3. Respect Goal of respect is contribution, and requires mutual respect. To get everyone contributing their ideas, skills, etc.
      Want people to be willing to say "I made a mistake," then answer three questions: what happened, what I was trying to achieve, what I'm going to do about it.
    4. Empower Getting people to think like owners.
      Three Es: Educating, Enabling, Engaging

Sciene Vs. - SHARKS!!!

  • Top speed of Great Whites, in just a couple of tail flicks, from 1mph to 25mph.
  • Sharks cannot smell blood in an Olympic-size swimming pool. They smell as well as other fish.
  • From 2010-2012, more people died from TVs tipping over onto them (51) than from shark attacks (3). 124 shark bites.
  • There's no such thing as a rogue shark (like Jaws).
  • One quarter of shark species are threatened with extinction...including the Great White.

.NET Core Podcast #27 - Blazored with Chris Sainty

"What's so great about Blazor?"

  • Ability to write truly full stack applications using just C#
  • Opens up using NuGet instead of waiting for a new javascript framework's ecosystem to build up.
  • On security of running a C# dll in the browser, Chris points out WebAssembly runs in the same sandbox as javascript. So, no more or less secure than javascript.
  • But, it's still in early development. Not ready for general production use.

Whenever we take on a dependency into our applications, if you're taking on someone else's code, you're always taking on a level of risk, and it's up to you to assess that level and go from there.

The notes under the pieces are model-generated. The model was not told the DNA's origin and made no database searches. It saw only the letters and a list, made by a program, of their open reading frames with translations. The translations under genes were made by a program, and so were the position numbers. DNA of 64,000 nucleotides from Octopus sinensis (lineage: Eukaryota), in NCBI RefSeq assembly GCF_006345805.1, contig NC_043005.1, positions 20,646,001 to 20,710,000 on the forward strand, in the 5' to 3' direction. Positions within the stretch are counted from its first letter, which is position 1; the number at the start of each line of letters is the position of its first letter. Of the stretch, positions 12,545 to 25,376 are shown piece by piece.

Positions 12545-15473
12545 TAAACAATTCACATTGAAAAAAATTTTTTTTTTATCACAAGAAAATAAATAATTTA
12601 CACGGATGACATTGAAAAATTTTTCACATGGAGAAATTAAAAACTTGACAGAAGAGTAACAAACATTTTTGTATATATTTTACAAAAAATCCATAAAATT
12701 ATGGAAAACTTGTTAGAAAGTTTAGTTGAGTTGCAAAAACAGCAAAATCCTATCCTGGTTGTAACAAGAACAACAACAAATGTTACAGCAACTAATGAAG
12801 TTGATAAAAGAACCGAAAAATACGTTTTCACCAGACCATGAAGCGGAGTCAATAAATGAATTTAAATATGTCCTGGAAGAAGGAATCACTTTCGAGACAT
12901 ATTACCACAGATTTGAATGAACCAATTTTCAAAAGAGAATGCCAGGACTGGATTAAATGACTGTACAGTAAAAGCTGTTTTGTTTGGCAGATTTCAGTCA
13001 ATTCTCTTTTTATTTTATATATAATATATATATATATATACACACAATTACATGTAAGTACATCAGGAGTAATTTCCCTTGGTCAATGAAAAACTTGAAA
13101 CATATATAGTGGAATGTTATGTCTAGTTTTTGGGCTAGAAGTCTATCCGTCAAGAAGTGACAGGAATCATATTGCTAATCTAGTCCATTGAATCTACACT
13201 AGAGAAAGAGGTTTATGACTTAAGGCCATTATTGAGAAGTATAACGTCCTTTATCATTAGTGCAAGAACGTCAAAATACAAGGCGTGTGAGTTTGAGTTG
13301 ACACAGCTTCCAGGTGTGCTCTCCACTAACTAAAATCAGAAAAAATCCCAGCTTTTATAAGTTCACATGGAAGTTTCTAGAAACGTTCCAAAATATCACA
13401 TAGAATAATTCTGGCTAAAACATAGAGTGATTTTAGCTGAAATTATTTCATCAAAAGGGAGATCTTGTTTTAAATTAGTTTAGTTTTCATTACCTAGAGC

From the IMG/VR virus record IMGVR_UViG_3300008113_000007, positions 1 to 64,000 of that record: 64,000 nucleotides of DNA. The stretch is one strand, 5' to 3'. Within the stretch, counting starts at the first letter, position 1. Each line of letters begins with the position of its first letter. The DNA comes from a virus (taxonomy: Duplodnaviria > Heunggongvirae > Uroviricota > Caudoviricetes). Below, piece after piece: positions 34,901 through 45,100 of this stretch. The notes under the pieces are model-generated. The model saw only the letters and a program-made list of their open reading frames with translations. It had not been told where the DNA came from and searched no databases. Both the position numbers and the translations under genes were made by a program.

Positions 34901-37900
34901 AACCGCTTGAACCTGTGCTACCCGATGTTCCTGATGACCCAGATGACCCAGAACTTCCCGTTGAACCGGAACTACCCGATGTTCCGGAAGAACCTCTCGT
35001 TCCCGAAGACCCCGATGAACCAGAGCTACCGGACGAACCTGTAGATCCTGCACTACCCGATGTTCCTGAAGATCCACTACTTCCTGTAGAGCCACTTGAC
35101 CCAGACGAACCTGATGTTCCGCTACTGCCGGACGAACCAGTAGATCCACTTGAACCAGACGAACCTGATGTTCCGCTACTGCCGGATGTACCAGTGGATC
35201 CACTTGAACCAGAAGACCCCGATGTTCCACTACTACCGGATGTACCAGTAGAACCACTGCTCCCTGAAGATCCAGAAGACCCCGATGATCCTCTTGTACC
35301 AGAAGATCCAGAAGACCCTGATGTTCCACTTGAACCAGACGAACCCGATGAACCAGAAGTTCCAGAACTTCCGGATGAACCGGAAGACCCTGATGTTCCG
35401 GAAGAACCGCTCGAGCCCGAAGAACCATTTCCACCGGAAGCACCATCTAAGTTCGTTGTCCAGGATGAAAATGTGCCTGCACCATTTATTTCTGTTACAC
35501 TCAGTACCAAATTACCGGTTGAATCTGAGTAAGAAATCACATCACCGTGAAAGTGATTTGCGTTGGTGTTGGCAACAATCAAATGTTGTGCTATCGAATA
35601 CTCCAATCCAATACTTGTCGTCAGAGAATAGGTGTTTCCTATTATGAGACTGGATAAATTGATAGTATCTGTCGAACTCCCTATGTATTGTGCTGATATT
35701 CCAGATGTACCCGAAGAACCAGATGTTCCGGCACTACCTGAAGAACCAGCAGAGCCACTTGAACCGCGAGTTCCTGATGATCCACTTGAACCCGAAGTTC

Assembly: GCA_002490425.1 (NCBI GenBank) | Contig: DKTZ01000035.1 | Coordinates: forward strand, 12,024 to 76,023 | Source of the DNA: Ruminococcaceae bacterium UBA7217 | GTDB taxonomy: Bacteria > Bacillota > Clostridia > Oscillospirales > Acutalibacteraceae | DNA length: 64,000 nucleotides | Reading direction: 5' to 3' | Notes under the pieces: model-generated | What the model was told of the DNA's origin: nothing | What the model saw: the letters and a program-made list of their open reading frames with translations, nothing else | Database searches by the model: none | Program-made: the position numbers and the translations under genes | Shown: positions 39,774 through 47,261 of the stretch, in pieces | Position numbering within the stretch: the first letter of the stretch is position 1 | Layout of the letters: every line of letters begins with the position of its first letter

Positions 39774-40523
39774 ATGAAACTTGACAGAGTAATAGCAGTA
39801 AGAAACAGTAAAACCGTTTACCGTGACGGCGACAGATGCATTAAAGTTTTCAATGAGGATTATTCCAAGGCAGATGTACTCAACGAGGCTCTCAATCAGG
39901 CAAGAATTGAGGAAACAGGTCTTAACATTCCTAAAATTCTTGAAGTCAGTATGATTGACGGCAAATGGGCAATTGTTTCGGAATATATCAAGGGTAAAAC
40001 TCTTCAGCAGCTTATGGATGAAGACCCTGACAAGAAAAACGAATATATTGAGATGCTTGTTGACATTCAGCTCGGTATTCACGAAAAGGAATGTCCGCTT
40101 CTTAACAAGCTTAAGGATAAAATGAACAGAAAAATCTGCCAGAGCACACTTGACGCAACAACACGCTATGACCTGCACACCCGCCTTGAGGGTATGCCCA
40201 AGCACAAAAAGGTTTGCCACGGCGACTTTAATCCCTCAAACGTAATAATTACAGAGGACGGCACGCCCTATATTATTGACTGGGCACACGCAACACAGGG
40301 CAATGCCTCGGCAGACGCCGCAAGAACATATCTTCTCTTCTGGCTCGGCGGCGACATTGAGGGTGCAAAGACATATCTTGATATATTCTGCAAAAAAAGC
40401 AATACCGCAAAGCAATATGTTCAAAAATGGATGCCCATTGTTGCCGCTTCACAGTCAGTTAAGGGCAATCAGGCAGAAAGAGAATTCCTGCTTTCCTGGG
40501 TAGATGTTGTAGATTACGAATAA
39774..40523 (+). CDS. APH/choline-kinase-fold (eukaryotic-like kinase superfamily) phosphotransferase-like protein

Weekly Sugar: Applying Kanban Principles to Your Personal Task List

Many of us use Kanban boards (or you might be calling them Scrum boards) on work projects. And, we might use Trello for some home projects. But most people probably aren't using them for their daily task lists.

There are lots of To Do apps out there, but here's a "first principles" approach using two lists. I do this in Google Keep, but it could as easily be done on paper, which is the inspiration.

- [ ] Finish base page
- [ ] Start home controllers
- [ ] Buy diapers at lunch

- [ ] Time approval from Florence (emailed 5/12 3p)

SOON (limit 5)
- [ ] Read *Accelerate*
- [ ] Prepare for DevOps conference
- [ ] Call Marcus about tennis Thu
- [ ] Plan Vinit's birthday
- [ ] Add user stories to MyCoolProject  

In Keep, or a text file, it's easy to move tasks around. On paper, you might write in pencil and renumber priorities.

The point is, this is the same as a Kanban flow, just rotated 90 degrees. It's easy to update and change, which is critical to capturing thoughts quickly so they don't get lost. The software (or hardware) gets out of the way.

Joe Developer: When (not) to Drink Coffee

2019-06-10 15:03:00 This is an update of an article I wrote a few years ago.
2019-06-11 09:25:38 Significant update to call out when to drink coffee and other health benefits.

The Gist

  1. We should drink coffee between 9:30 and 11:30, and maybe also between 1:30 and 5:00.
  2. Drinking 4-5 8oz cups per day has other health benefits. Quoted:
    • reduces your risk of cancer up to 20 percent;
    • reduces your risk of heart disease by 5 percent;
    • reduces your risk of Type 2 diabetes by 30 percent; and
    • reduces your risk of Parkinson's disease by 30 percent.
    • Unless you're pregnant. If pregnant, coffee can slightly increase the risk of miscarriage.

Science shows drinking coffee first thing in the morning negatively affects one’s circadian rhythm by inhibiting the production of cortisol, which the body uses to naturally wake us up. Drinking coffee when cortisol levels are falling helps us stay evenly alert. The recommended times are based on the average person who gets up around 6:30am. Adjust accordingly for your own consistent wake time.

Best summary for both time-of-day and health benefits:

The Best Time of Day to Drink Coffee, According to Science | Inc.com

Most entertaining summary: